search either one the other

or both.

and it looks. So we have a quick question. Um Will

they be able to use photos to include in

their papers? So, Angela,

your users, I'm assuming students

are free to use the images, but they do

need to cite their sources and we do have

citations attached to those images. So just

make sure they're citing where they got the

images from.

So let's take a look at how this functions. Now, how

we can do this cross search right here on

our platform. And this is different than Power

search, which I'm sure some of you are familiar

with, which is going to search through all of your different

resources. And it's actually a separate platform.

This is just unique to those

two sets of resources. So I'm gonna jump

back to my opposing viewpoints home page just

by clicking on the banner here,

I know you'll see right next to my search bar. I can drop

this down here. Obviously, whatever resource

you're in is going to default to just searching through

that resource. But I can choose

if I want to look now at just the global

version of this resource. So how the world

is tackling, let's say climate change

or I can search through both. So let's do both.

And again, I'm going to run my same.

search. You'll notice. Now, I don't pull up

the topic pages since I'm pulling

content from both of those resources.

It's going to be a basic search result. But let's

go ahead and run that same report for climate

change. So

when I scroll down here, you'll see, I do still get some

suggested topics on this right hand side.

If I want to move forward with those,

But as I scroll down, you're going to see here

It's going to show me what resource this

different bit of content is found. And so this one is

found in gain contact, opposing viewpoints,

you'll see, I have one bit of content here within

Gale In Context: Global Issues.

So it pulling both of those forward here. So

if you do have users who are going to be searching

current events, and you know, they're going to need

that us central viewpoint and they're going to need

that world viewpoint. They can click into

just one and they can run a search through both of them.

So it's a really simple way to access more


and again, that's available in your

group of gale in context, opposing viewpoints

and global issues or our two

history resources, which is Gale in context

us history and gale in context,

world history. So both those two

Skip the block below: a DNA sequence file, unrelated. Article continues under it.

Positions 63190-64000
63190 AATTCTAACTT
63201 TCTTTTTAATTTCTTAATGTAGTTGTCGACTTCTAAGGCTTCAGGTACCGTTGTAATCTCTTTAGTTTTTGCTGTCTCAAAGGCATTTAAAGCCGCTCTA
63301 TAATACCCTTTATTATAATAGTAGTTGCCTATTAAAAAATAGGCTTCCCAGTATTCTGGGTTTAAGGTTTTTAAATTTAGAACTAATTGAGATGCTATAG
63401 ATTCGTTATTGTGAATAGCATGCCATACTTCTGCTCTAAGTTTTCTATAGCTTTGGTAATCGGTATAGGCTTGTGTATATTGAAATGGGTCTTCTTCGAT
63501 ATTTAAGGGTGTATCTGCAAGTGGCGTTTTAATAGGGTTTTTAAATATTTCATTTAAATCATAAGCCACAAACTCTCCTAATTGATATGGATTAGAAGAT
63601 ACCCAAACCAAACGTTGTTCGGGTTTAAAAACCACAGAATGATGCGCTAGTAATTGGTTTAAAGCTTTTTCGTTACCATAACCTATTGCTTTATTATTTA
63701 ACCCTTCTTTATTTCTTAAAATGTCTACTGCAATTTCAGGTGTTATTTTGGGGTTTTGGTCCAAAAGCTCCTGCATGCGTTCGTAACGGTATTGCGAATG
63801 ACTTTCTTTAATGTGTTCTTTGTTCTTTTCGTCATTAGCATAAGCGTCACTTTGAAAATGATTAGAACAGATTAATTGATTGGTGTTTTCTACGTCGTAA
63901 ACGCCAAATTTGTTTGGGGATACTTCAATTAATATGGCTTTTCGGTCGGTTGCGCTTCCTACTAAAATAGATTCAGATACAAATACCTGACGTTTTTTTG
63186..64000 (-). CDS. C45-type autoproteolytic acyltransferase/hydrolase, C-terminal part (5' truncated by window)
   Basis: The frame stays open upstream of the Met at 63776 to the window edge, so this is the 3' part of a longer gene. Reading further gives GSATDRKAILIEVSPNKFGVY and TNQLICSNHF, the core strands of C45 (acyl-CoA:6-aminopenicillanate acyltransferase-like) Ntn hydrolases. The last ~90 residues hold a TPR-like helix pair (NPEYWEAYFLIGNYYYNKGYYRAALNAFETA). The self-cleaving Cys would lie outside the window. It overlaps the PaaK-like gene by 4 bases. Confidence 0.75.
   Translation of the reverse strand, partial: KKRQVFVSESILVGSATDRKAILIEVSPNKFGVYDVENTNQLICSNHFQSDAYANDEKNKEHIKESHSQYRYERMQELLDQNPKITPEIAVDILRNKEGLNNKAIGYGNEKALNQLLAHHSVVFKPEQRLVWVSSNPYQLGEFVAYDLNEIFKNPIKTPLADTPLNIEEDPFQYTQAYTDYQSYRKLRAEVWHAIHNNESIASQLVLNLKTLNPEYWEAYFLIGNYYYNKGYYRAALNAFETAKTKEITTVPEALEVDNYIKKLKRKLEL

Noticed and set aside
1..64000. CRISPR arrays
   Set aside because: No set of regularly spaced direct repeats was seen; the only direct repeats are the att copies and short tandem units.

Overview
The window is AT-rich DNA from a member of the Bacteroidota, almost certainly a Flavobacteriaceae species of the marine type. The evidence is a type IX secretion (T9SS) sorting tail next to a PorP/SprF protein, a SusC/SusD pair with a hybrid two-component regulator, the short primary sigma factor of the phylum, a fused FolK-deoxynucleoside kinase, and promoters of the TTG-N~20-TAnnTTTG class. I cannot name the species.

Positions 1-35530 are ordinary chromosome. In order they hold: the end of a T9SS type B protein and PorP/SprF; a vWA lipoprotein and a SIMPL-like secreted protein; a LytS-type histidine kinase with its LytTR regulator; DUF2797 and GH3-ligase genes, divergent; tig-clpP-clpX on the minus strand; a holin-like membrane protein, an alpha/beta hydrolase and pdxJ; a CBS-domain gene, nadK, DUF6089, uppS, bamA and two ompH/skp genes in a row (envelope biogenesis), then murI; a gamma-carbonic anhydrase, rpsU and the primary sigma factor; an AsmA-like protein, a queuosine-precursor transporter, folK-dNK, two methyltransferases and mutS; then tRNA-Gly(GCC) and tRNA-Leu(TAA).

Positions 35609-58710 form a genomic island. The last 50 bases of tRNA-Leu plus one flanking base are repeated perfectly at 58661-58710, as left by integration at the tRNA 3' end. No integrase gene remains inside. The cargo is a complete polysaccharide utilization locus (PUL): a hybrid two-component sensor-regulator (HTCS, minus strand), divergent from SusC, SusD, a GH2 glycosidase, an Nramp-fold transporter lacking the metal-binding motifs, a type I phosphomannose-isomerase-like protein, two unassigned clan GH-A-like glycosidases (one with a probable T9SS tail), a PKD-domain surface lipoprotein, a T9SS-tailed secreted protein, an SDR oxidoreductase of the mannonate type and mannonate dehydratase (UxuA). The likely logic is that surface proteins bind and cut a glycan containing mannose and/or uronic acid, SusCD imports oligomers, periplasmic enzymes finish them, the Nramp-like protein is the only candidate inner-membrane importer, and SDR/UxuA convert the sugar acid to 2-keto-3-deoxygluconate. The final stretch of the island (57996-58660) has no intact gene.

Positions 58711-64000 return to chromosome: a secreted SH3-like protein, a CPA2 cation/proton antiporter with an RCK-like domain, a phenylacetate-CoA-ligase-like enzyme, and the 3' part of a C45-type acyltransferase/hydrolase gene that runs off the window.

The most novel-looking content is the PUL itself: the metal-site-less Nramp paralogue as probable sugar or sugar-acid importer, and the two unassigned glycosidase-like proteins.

groupings, you'll be able to run this really

nice cross search right here right next

to our search bar.

Now, that is the most resource specific

tip. I'm going to get to the rest are

going to span the, the length of the

suite a little bit better. So number eight here

is going to be our citations. And I just

mentioned to Angela in the Q and A that

we do include citations for every bit

of content on our resource. We do include

M L A A P A Chicago or Harvard

versions. And what's nice is we have

a little bit of redundancy. So we include

citations in two different areas on

a page to make sure your users can find them.

And our citations do include images.

If we have primary sources, we

have a great set of videos and audio files.

All of those are cited in the proper formatting,

which is really great for those of you in the K-12

arena. Of course, getting students

not just to site but to site properly.

It's oftentimes really difficult. So

we've included that in all of our resources, even

gale in context elementary.

I mean, they, they do have the ability to

either copy and paste their citations or

they can choose to send them right over to

their drive. Or if they're using easy Bib, they'll be

able to send it there as well.

Let's go ahead and jump back

I'm bouncing back and forth a little bit today guys.

Sorry about that. Um Let's

go ahead. We'll get back to climate change here

and I'm just gonna click into one of our resources.

Just I'm going to click into the overview

So I found this piece of content and let's

say I copied and pasted a, a sentence

into my paper and I want to cite this source.

I can use my citation button at the very top

here. You'll

see it pops this forward and now I can choose

my different options here. If I want M L A A P

A Chicago or Harvard, I can

select copy and paste it

or down here is where you're going to find your nice

export tools.

or if your users made it all the way down

to the bottom of the page,

the citation. That that is a long article

is found all the way at the bottom of the page here

as well. So it's the same format. I think they're going